Abraham Lincoln? Artemus Ward? George Bernard Shaw? Max Beerbohm? Muriel Spark?
Dear Quote Investigator: A popular anecdote asserts that Abraham Lincoln was obliged to listen to a prolix lecture about spiritualism by an enthusiastic friend. After the discourse was complete, Lincoln’s opinion was sought, and he replied with a humorously redundant non-committal statement designed to be inoffensive. Here are three versions:
1) People who like this sort of thing will find this the sort of thing they like.
2) For people who like that kind of thing, that is the kind of thing they like
3) For those who like that sort of thing I should think it just the sort of thing they would like.
Other prominent figures have been credited with this line such as the wit Max Beerbohm and novelist Muriel Spark. I am suspicious of the attribution to Lincoln. What do you think?
Quote Investigator: QI hypothesizes that the seed of this family of expressions was sown by the popular humorist Charles Farrar Browne who was known to audiences by his pseudonym Artemus Ward. In 1863 he created advertising material for a set of lectures he was performing. He included parodic testimonials from fictional people, and one ersatz supporter was named “O. Abe”. The name “Artemus” was misspelled as “Artemas” in the following passage from a Maine newspaper in October 1863. Boldface was been added:
Artemas Ward among other puffs of his lectures has the following from “Old Abe:”,
Dear Sir–I have never heard any of your lectures, but from what I can learn I should say that for people who like the kind of lectures you deliver, they are just the kind of lectures such people like.
Yours, respectably, O. Abe.
The letter penned by Ward was printed in multiple newspapers. The words became linked to Abraham Lincoln because of the suggestive name “Abe”. Over time the phrasing evolved, and a variety of anecdotes were constructed to accompany the expression.
Here are additional selected citations in chronological order.
Josh Billings? Artemus Ward? Will Rogers? Abraham Lincoln? Mark Twain? Anonymous?
Dear Quote Investigator: Here are two versions of an expression I am trying to trace:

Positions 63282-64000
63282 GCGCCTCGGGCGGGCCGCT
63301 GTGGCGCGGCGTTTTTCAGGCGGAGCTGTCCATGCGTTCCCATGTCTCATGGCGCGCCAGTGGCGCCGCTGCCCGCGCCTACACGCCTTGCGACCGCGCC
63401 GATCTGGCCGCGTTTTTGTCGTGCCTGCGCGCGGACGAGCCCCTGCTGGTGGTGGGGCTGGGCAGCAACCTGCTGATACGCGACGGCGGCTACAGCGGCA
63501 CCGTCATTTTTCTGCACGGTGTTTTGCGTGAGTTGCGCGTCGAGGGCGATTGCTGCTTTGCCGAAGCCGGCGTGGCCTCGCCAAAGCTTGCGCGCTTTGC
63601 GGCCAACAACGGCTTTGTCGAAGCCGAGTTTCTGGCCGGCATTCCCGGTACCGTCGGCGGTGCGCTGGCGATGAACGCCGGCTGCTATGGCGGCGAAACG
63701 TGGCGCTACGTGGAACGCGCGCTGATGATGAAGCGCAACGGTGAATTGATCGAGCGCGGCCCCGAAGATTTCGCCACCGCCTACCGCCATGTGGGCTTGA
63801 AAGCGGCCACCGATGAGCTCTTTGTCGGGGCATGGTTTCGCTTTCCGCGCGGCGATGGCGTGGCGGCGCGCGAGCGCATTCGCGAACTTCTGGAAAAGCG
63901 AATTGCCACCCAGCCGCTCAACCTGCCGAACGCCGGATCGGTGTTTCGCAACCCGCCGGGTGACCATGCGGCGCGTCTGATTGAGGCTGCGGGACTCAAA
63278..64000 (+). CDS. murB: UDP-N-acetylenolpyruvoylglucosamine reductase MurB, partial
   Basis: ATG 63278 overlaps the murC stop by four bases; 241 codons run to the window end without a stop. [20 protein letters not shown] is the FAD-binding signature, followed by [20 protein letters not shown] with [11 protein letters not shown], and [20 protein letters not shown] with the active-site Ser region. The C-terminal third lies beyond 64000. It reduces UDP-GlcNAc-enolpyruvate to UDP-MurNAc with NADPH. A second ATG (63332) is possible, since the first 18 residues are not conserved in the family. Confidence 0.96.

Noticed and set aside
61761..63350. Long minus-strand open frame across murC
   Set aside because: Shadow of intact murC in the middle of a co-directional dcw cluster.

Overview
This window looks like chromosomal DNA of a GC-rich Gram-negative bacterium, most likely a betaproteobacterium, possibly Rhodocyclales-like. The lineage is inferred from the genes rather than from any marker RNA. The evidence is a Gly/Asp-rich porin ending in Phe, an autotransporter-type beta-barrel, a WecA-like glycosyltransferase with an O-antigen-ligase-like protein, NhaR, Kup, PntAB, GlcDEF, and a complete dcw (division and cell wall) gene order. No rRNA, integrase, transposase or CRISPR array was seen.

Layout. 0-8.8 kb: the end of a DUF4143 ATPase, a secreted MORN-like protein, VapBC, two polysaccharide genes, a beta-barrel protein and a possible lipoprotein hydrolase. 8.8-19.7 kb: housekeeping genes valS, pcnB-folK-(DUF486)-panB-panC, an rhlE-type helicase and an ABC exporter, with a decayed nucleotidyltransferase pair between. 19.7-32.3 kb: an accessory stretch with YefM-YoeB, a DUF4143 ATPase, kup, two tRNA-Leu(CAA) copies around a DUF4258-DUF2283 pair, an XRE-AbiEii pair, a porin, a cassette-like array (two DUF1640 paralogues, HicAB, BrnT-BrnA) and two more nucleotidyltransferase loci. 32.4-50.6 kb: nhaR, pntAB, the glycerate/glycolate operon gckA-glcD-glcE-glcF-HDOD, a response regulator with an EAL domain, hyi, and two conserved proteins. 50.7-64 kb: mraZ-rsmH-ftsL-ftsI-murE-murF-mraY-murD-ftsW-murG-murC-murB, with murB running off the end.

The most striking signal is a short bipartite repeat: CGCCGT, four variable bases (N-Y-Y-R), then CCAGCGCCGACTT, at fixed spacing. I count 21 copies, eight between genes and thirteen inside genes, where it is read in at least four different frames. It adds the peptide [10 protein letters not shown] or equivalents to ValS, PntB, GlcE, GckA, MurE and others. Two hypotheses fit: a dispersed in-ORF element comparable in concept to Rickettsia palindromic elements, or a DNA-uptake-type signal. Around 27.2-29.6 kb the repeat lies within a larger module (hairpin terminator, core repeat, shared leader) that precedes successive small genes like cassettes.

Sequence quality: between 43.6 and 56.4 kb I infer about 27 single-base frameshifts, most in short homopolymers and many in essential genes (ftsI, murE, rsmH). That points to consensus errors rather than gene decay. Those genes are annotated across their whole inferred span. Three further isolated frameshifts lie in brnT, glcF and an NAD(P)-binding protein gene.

1) It’s better to know nothing than to know what ain’t so.
2) It is better not to know so much, than to know so many things that ain’t so.
Should these words be credited to Mark Twain, Josh Billings, Artemus Ward, Will Rogers, or someone else?
Quote Investigator: In 1874 the following compendium was released: “Everybody’s Friend or Josh Billing’s Encyclopedia and Proverbial Philosophy of Wit and Humor”. The apostrophe in the name Billings was misplaced in the title. The work employed dialectical spelling which causes headaches for modern researchers who are attempting to find matches using standard spelling. One section was labeled “Affurisms” because it contained “Aphorisms”. The book included two thematically relevant statements:
A) I honestly beleave it iz better tew know nothing than two know what ain’t so.
B) Wisdum don’t konsist in knowing more that iz new, but in knowing less that iz false.
Here are the two sentences written with standard spelling:
A) I honestly believe it is better to know nothing than to know what ain’t so.
B) Wisdom don’t consist in knowing more that is new, but in knowing less that is false
QI believes that Josh Billings can be credited with the sayings above. There exists a large family of semantically overlapping expressions that form an inclusive superset, and QI will eventually examine some of the other members of this extended group.
Below are additional selected citations in chronological order.
P.T. Barnum? Hungry Joe Lewis? Artemus Ward? Mike McDonald? Apocryphal? Anonymous?
Dear Quote Investigator: A famous saying about gullibility is usually attributed to the well-known showman P. T. Barnum. Here are two versions:
There’s a sucker born every minute.
There’s a fool born every minute.
Whether Barnum actually used either of these expressions is controversial. Would you please examine this topic?
Quote Investigator: QI has located no persuasive evidence that Phineas Taylor Barnum who died in 1891 spoke or wrote this saying. Researcher Ralph Keyes presented a skeptical stance with his assertion in “The Quote Verifier” that “No modern historian takes seriously the routine attribution of this slogan to P. T. Barnum.”
There exists a family of closely related expressions with a long history. Here is a sampling together with years of occurrence. The first item listed employed dialectical spelling. The word “flat” was a synonym for “fool”. The abbreviation “attrib” means that the words were attributed to an individual, but the evidence was indirect:
1806: there vash von fool born every minute
1826: a new fool is born every day
1835: there is a flat born every minute
1877: there is a fool born every hour
1879: there’s a sucker born every minute (anonymous adage)
1882: there was a sucker born every minute (attrib anon con man)
1885: there was a sucker born every minute (attrib Hungry Joe)
1888: there is a sucker born every minute (attrib Artemus Ward)
1889: a sucker is born every minute (attrib Mike McDonald)
1890: a fool was born every minute (attrib P.T. Barnum)
1892: there was a sucker born every minute (attrib P.T. Barnum)
The above listing is a snapshot of current research results, and it will certainly change over time as more data is gathered. The earliest instances of these expressions were anonymous, and QI believes that later attributions had inadequate support.
Here are selected citations in chronological order.